"The debt ceiling makes no sense anyway. If you're going to spend more than you take in, you're always going to have to be raising it," <a href="" target="_blank">Warren Buffett told Fortune</a> in an interview in early October.

  • Tim Geithner, Former Treasury Secretary

    "It would have been time a long time ago to eliminate it," <a href="" target="_blank">Tim Geithner told Bloomberg</a> TV in November. "The sooner the better."

  • Ben Bernanke, Federal Reserve Chairman

    "I think it would be a good thing if we didn’t have [the debt ceiling],” <a href="" target="_blank">Ben Bernanke said</a> while speaking at the University of Michigan.

  • Larry Summers, Former Treasury Secretary

    "I think that given that Congress has to approve all spending and all tax changes, there is not much logic to the debt ceiling," <a href="" target="_blank">Larry Summers</a> told Slate in an email.

  • Bruce Bartlett, Former Senior Policy Analyst And Treasury Official

    "The debt limit must be abolished," Bruce Bartlett <a href="" target="_blank">wrote in the New York Times in 2011</a>. "While that is extremely unlikely at this time, it is nevertheless necessary. As the computer eventually learned in the movie 'War Games,' the only way to avoid disaster in this sort of game is not to play."

  • Ezra Klein, Washington Post's Wonkblog Editor, Bloomberg View Columnist And MSNBC Contributor

    "We shouldn't suspend the debt ceiling for three months. We should suspend it forever, completely eliminating the threat that this hard, unpleasant, confusing vote could go wrong and unleash economic havoc," <a href="" target="_blank">Klein wrote</a> in a January piece entitled, "Suspending the debt ceiling is a great idea. Let's do it forever!"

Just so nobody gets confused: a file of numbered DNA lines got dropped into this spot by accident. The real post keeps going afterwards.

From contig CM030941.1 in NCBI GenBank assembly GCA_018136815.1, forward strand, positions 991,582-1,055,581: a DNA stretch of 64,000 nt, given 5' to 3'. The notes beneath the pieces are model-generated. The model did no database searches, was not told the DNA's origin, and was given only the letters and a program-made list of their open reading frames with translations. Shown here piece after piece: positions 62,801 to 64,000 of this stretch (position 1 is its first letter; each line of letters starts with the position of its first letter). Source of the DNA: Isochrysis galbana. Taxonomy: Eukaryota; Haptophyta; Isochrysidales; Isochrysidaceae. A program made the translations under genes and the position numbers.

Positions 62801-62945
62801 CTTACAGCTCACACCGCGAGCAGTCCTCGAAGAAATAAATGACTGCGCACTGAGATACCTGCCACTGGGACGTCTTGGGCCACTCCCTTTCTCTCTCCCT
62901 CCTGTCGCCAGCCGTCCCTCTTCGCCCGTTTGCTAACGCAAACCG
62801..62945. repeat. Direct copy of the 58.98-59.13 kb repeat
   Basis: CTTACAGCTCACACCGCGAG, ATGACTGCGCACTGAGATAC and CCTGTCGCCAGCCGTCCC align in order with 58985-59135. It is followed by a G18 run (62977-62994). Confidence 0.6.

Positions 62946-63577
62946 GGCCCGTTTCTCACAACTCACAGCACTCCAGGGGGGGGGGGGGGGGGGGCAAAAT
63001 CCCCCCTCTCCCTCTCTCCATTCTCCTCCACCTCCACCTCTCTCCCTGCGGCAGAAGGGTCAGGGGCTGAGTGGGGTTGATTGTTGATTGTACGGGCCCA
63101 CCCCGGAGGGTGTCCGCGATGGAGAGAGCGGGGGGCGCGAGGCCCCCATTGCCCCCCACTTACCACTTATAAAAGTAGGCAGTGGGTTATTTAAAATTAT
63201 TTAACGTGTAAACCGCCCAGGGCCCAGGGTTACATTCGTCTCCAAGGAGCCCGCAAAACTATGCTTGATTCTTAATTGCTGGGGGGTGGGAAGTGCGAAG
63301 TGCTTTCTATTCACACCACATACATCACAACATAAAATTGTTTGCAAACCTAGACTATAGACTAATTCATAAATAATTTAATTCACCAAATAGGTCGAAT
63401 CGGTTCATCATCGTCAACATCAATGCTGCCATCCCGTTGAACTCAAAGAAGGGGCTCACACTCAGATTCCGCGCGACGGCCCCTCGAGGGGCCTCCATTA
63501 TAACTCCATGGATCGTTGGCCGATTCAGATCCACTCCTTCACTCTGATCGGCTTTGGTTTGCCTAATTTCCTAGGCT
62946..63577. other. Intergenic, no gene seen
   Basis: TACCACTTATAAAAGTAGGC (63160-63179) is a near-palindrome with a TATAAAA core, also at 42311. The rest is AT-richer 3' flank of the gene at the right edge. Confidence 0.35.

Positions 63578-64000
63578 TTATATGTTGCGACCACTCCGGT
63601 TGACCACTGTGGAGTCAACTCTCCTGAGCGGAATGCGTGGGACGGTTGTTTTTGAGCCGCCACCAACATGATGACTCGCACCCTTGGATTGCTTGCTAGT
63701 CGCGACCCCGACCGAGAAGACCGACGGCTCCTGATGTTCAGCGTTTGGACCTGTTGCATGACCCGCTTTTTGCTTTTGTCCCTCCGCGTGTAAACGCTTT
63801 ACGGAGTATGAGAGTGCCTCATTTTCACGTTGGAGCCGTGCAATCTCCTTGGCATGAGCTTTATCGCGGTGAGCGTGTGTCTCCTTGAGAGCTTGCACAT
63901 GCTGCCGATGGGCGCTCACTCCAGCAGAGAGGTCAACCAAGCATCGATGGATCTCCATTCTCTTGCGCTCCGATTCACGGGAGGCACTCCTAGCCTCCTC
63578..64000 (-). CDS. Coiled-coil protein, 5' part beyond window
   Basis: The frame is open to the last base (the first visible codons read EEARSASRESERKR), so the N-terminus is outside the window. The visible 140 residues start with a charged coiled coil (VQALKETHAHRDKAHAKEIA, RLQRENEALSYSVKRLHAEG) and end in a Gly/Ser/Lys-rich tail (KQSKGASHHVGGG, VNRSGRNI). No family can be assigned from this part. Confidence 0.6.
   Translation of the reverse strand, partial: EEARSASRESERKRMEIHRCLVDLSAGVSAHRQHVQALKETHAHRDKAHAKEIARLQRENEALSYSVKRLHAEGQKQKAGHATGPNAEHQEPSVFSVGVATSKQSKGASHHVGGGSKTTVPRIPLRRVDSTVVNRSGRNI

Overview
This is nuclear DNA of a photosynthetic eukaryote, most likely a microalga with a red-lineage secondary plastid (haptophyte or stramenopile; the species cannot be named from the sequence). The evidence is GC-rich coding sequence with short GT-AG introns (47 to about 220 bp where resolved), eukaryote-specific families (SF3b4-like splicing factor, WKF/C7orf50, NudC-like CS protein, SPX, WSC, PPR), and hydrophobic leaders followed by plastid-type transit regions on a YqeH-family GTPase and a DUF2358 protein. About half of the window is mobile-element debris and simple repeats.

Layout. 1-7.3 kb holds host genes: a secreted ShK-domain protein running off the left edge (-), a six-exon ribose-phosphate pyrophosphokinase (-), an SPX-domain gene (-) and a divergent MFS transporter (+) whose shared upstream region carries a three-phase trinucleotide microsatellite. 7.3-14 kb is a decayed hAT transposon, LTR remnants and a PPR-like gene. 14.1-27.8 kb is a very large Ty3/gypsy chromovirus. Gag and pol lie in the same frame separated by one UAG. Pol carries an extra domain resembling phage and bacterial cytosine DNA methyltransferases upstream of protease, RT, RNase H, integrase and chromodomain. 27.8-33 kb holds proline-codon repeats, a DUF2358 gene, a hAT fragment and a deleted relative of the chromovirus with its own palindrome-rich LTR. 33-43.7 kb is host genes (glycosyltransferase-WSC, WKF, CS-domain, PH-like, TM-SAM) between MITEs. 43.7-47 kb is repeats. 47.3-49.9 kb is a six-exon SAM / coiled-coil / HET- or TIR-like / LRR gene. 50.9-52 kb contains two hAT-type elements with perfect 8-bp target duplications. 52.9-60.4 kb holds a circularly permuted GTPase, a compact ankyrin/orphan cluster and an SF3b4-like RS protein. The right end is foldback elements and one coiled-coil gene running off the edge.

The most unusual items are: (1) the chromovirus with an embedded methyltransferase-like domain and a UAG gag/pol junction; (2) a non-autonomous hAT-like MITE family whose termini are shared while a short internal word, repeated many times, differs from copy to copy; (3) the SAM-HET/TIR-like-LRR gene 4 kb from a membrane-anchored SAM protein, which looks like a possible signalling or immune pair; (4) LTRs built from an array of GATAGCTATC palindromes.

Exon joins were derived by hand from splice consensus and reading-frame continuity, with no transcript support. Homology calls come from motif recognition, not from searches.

• Alan Greenspan, Former Federal Reserve Chairman

    "I have a more <a href="" target="_blank">fundamental question</a>. Why do we have a debt limit in the first place," <a href="" target="_blank">Greenspan</a> asked during a roundtable talk on Meet The Press back in April, 2011.

  • Richard Thaler, Economist And University Of Chicago Booth School Of Business Professor

    "The debt ceiling is a dumb idea with no benefits and potentially catastrophic costs if ever used,” Richard Thaler <a href="" target="_blank">wrote</a> in response to a poll, according to the Los Angeles Times.

  • Anil Kashyap, Economist And University Of Chicago Booth School Of Business Professor

    “Deciding whether or not to pay the debts incurred to fund the previously approved tax and spending is nuts,” Anil Kashyap commented when asked by the <a href="" target="_blank">University of Chicago</a> about the necessity of a debt ceiling.

  • Robert Rubin, Former Treasury Secretary

    "It's an anachronism," Robert Rubin said in reference to the debt ceiling <a href="" target="_blank">during a 2011 interview with Ezra Klein</a>.

  • Paul O'Neill, Former Treasury Secretary

    "It is hard to make a rational argument for the debt ceiling as it is now structured," Paul O'Neill said, <a href="" target="_blank">according to Slate</a>.